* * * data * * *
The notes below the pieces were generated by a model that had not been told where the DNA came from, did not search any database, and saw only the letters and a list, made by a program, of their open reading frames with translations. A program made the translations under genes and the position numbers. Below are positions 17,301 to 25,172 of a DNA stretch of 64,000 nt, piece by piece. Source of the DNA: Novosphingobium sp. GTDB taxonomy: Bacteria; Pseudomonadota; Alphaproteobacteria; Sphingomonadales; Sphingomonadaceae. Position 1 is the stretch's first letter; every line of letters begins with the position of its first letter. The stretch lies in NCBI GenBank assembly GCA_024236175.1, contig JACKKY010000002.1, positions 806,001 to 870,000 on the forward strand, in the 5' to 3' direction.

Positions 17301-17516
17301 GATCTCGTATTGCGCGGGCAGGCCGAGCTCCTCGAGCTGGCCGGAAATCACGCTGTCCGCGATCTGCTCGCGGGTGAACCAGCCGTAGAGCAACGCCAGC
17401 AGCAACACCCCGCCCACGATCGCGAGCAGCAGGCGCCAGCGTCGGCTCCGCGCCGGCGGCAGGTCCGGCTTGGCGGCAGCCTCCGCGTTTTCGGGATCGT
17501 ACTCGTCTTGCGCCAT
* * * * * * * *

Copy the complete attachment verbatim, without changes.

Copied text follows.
The notes below the pieces were generated by a model that had not been told where the DNA came from, did not search any database, and saw only the letters and a list, made by a program, of their open reading frames with translations. A program made the translations under genes and the position numbers. Below are positions 17,301 to 25,172 of a DNA stretch of 64,000 nt, piece by piece. Source of the DNA: Novosphingobium sp. GTDB taxonomy: Bacteria; Pseudomonadota; Alphaproteobacteria; Sphingomonadales; Sphingomonadaceae. Position 1 is the stretch's first letter; every line of letters begins with the position of its first letter. The stretch lies in NCBI GenBank assembly GCA_024236175.1, contig JACKKY010000002.1, positions 806,001 to 870,000 on the forward strand, in the 5' to 3' direction.

Positions 17301-17516
17301 GATCTCGTATTGCGCGGGCAGGCCGAGCTCCTCGAGCTGGCCGGAAATCACGCTGTCCGCGATCTGCTCGCGGGTGAACCAGCCGTAGAGCAACGCCAGC
17401 AGCAACACCCCGCCCACGATCGCGAGCAGCAGGCGCCAGCGTCGGCTCCGCGCCGGCGGCAGGTCCGGCTTGGCGGCAGCCTCCGCGTTTTCGGGATCGT
17501 ACTCGTCTTGCGCCAT